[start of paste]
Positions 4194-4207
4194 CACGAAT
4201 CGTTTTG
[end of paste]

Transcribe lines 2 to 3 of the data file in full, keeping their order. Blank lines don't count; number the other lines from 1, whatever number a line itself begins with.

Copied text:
4194 CACGAAT
4201 CGTTTTG